Published online by Cambridge University Press: 17 April 2021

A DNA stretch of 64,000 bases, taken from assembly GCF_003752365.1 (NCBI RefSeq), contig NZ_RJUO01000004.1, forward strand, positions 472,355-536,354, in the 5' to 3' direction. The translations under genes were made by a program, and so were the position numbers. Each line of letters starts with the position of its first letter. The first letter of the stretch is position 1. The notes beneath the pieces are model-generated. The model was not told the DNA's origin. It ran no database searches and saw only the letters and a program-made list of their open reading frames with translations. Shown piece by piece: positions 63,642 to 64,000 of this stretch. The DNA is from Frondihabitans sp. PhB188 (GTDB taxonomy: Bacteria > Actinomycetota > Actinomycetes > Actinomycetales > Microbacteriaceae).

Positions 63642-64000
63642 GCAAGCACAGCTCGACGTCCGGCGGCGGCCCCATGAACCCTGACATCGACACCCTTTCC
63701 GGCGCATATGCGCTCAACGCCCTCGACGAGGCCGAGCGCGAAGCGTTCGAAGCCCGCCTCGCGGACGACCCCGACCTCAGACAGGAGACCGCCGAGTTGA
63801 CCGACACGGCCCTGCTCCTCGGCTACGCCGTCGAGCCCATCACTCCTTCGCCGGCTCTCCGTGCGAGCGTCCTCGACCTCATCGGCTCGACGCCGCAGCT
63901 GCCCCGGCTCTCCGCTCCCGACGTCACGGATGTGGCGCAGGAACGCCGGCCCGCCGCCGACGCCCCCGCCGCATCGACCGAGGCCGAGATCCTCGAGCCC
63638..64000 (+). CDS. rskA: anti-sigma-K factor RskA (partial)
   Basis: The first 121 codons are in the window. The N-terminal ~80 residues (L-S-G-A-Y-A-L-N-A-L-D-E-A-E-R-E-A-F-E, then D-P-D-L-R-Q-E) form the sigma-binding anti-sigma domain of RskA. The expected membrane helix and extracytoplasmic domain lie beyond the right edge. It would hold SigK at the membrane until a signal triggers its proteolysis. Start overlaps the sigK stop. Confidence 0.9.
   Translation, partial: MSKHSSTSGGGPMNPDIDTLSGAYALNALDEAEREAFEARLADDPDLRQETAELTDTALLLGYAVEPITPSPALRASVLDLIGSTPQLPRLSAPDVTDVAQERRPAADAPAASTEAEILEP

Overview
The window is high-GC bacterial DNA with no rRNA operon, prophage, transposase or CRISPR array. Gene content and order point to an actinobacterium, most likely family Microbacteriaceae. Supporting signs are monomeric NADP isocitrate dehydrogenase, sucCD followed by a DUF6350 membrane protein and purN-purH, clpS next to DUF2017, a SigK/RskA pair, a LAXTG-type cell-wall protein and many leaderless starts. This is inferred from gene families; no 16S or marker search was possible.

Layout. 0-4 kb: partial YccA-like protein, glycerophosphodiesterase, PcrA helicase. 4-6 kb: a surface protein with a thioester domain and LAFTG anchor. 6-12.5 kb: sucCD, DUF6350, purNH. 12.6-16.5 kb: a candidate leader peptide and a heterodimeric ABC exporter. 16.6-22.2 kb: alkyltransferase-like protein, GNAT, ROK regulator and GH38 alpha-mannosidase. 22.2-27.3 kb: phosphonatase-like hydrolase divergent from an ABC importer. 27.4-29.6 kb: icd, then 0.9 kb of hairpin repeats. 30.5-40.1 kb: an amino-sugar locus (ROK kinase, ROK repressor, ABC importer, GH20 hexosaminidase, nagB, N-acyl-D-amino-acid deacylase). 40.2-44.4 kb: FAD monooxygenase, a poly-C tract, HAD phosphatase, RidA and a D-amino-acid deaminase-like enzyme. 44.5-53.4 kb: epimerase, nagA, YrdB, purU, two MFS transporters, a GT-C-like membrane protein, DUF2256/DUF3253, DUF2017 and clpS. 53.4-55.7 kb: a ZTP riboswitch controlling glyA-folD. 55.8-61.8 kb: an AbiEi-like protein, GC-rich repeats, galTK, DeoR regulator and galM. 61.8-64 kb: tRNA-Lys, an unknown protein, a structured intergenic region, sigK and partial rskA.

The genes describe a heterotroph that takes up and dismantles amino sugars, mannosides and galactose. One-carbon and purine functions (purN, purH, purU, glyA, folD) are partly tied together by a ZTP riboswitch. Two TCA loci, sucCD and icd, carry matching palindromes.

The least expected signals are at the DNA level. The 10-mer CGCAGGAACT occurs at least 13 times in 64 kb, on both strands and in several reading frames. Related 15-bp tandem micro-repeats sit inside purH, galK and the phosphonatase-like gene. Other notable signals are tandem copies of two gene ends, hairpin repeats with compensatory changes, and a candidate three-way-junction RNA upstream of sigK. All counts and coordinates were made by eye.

In this chapter, Simon Truwant claims that the philosophy of symbolic forms formulates a critique of and response to two dialectically related crises of culture: an intellectual crisis resulting from a lack of overall cultural unity and orientation, and a political crisis resulting from the political sphere overstepping its legitimate boundaries. First, this chapter analyses Cassirer’s accounts of these crises, and their interconnection, in terms of objectivity and truth. On this basis, it appears that Cassirer provides a useful philosophical framework for tackling not only the crisis of Western culture at the beginning of the twentieth century but also the “post-truth condition” that haunts it today. Next, by invoking Kant’s idea of the “cosmopolitan conception of philosophy,” Truwant argues that the philosophy of symbolic forms was set up to deal with this twofold crisis from the very beginning. This means that Cassirer’s later writings on the sociopolitical task of philosophy did not break with his systematic writings from the 1920s but rather revealed the motivation for his earlier thought.